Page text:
This could be a matter of quality ... when you buy Dollar store decorations, sometimes you get what you pay for, and it will fall apart by the end of the season. It may be worth your while to spend a dollar or two more for garland that will last you several seasons.
Purchasing an artificial Christmas tree will probably start saving you money over a real tree by the second or third year to buy it, depending on the cost of the artificial tree you purchase. Again, don't completely cheap out here ... saving $25 on a tree that you then have to replace in 3 years, instead of 8 to 10 years, won't turn out to be that much of a savings after all!
It can also be a matter of choosing something disposable. Reusable Advent calendars that either come with no requirement to be filled each year, or which allow you to choose yourself what goes into them, can also be a good long term savings.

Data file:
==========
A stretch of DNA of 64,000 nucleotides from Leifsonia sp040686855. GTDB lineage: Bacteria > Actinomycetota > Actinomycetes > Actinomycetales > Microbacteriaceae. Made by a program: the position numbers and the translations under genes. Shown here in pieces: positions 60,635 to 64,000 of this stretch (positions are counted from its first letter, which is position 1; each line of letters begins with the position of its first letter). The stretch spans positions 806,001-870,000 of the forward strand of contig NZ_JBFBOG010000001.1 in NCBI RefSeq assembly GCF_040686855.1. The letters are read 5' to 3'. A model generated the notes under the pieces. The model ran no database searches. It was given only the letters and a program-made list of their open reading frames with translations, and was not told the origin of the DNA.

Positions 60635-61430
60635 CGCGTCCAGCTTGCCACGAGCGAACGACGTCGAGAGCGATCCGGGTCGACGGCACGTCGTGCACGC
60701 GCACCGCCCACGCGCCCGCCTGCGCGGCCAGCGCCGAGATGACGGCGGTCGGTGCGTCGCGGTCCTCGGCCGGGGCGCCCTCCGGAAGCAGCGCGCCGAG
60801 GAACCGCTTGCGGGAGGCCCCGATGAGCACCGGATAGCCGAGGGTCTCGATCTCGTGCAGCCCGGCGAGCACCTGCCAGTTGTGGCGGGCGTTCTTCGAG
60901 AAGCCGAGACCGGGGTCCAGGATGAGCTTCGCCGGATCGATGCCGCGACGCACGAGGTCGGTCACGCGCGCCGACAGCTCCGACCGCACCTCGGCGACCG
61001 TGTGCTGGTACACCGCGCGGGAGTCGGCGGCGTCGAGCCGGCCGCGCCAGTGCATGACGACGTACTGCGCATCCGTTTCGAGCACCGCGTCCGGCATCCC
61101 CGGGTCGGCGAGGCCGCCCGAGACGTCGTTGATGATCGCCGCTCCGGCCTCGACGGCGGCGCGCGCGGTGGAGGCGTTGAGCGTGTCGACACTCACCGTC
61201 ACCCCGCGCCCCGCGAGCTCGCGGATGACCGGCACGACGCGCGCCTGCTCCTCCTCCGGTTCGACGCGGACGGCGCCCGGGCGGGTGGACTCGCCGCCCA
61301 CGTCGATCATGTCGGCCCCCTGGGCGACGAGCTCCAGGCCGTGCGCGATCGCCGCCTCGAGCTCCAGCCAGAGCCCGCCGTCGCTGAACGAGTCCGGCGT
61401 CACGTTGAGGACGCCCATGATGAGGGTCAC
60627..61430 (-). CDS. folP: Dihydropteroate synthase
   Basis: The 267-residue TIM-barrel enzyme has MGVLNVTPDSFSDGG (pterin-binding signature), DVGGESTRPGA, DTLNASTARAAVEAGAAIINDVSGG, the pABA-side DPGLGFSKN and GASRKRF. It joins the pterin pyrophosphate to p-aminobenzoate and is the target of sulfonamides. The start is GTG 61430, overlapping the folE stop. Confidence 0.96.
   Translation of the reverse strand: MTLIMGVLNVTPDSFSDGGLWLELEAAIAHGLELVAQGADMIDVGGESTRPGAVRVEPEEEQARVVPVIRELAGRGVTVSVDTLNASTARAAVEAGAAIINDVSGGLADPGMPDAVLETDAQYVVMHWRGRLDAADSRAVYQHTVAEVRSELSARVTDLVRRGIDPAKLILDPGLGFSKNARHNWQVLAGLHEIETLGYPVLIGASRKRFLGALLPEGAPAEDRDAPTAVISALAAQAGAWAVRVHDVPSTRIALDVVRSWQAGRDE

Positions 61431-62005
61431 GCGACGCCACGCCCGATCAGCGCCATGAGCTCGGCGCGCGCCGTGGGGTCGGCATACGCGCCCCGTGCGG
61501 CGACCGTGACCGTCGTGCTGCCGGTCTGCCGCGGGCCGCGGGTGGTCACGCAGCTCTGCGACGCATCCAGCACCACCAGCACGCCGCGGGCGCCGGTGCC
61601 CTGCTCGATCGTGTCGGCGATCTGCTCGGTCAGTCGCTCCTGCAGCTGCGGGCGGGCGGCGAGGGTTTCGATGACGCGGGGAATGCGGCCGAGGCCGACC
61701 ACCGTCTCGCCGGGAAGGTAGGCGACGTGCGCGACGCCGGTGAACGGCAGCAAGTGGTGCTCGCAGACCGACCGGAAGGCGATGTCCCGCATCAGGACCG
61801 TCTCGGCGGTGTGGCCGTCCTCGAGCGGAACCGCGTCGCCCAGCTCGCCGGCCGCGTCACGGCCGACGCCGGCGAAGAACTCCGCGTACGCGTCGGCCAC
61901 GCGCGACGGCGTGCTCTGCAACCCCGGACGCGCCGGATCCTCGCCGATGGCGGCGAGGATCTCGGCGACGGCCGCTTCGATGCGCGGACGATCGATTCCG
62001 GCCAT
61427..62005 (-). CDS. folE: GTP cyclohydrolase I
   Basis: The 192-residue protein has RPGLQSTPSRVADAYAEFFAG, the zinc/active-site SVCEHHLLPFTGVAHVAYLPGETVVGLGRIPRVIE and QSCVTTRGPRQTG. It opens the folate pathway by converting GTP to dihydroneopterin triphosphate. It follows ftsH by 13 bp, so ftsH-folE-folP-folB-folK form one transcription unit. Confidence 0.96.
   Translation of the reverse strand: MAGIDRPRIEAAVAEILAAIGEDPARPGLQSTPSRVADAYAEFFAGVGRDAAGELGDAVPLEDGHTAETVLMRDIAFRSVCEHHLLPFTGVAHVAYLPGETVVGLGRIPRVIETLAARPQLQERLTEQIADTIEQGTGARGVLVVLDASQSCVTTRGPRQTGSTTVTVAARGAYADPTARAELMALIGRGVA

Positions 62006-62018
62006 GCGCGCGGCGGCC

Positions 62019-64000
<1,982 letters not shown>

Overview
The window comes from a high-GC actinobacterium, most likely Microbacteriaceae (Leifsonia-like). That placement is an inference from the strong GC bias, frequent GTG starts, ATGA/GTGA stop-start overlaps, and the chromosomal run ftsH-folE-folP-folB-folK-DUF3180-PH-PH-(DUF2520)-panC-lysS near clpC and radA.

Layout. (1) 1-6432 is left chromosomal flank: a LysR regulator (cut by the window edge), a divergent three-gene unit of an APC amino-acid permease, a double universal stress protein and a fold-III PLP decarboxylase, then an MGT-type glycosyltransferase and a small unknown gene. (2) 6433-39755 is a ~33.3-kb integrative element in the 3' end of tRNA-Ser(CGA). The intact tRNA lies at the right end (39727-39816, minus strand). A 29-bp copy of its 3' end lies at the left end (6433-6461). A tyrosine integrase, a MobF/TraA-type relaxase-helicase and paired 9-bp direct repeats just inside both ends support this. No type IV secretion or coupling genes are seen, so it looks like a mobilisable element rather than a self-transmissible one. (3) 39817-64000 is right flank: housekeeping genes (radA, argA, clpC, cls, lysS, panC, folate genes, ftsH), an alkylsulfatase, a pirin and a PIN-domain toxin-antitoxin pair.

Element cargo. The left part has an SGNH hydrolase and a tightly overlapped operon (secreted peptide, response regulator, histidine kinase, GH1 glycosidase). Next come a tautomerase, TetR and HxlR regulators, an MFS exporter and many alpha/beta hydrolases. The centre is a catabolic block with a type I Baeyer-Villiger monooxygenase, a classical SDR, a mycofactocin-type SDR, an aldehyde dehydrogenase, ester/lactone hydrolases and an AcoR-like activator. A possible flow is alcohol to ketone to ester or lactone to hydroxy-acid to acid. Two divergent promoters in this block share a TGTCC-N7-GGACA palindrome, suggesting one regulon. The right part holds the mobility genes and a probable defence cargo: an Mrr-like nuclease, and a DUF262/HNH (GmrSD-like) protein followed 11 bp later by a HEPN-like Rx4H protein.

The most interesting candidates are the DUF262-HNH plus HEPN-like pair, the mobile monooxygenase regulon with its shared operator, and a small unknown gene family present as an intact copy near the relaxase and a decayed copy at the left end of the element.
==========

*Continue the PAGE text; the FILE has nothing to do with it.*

|Fill your own Calendar at Lowes $25|
|Calendar $19 at Real Canadian Superstore|
Other items for consideration:
- Cloth Christmas napkins
- A tablecloth in the largest size you are likely to need, in a neutral solid colour colour (red, white, green, burgundy) rather than a pattern that will date. You can fold it over in years you have a smaller gathering to make it fit a smaller table size. Pick a colour you will use for other special occasions.
- Make sure tree lights and outdoor lights are energy-efficient LEDs.
- Consider investing in silk poinsettia arrangements
- Choose Christmas stockings you expect your children to use until adulthood (think both quality and what they look like), so you don't have the expense of replacing them routinely.
Any suggestions of your own? Share them in the comments!